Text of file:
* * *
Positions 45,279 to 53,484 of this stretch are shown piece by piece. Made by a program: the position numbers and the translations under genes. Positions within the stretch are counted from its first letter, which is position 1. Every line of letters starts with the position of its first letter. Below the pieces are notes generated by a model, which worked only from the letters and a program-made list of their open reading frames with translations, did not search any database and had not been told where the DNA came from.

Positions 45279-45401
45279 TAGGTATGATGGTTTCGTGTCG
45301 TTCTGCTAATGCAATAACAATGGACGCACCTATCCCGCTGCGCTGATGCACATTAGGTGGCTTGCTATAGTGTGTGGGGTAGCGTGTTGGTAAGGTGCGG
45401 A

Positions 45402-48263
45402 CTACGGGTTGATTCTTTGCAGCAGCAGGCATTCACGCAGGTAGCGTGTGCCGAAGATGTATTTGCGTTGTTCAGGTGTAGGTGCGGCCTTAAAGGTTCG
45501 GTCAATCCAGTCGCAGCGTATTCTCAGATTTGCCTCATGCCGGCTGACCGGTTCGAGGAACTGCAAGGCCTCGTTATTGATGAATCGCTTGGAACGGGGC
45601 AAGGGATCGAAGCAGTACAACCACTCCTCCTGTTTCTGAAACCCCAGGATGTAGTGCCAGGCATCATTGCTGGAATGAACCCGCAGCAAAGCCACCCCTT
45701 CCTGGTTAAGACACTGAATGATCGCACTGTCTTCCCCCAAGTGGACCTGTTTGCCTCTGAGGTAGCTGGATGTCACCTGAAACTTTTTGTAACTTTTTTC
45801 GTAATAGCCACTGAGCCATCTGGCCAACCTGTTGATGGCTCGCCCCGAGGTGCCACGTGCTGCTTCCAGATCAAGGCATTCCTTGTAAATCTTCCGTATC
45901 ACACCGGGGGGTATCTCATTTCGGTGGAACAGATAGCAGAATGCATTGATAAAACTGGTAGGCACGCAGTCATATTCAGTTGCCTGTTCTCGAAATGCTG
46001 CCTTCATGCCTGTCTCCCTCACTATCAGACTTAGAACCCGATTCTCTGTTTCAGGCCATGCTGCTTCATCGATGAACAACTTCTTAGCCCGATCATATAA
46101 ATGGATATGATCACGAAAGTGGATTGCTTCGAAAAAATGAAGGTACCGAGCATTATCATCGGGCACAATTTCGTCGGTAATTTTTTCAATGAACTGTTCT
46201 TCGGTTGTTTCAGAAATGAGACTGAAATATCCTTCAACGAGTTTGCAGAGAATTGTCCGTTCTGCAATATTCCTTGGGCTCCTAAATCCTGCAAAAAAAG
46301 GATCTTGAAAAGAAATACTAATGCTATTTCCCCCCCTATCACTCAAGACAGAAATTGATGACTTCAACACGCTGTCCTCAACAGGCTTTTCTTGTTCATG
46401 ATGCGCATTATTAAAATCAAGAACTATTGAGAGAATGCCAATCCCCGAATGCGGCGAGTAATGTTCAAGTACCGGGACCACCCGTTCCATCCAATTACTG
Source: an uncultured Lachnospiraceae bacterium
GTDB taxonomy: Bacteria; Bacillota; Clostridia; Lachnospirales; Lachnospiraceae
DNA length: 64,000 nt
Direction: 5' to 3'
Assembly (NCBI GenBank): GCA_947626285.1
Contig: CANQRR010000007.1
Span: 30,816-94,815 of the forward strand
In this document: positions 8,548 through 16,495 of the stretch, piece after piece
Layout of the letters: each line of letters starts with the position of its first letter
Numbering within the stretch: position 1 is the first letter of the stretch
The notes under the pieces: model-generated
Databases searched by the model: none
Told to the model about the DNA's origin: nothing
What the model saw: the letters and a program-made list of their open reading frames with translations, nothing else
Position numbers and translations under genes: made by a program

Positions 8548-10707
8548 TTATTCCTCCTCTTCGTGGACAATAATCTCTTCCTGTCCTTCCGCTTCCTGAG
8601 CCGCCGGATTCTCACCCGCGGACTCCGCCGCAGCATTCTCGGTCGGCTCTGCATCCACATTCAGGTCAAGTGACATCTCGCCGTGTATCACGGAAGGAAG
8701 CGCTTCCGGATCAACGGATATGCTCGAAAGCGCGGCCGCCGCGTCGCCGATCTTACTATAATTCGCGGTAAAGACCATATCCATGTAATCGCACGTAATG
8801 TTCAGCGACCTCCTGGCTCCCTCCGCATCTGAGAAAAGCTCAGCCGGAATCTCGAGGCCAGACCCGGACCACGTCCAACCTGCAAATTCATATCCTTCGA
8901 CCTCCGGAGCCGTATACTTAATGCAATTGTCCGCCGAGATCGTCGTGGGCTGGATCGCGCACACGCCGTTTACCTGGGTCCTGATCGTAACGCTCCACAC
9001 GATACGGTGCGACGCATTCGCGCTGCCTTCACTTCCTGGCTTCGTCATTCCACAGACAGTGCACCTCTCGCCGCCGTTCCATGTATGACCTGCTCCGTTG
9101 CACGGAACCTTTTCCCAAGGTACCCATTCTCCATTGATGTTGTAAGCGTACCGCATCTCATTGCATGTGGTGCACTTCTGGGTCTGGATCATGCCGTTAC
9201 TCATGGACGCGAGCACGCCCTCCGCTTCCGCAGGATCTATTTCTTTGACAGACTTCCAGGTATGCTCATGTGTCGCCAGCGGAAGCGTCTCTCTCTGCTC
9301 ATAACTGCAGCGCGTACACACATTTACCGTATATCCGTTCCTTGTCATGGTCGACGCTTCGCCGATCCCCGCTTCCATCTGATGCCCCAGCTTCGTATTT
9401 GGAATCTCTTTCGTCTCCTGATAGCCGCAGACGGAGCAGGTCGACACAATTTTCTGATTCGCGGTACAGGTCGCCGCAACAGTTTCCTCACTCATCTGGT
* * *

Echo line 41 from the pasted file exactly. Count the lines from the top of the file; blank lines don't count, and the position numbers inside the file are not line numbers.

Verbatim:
9201 TCATGGACGCGAGCACGCCCTCCGCTTCCGCAGGATCTATTTCTTTGACAGACTTCCAGGTATGCTCATGTGTCGCCAGCGGAAGCGTCTCTCTCTGCTC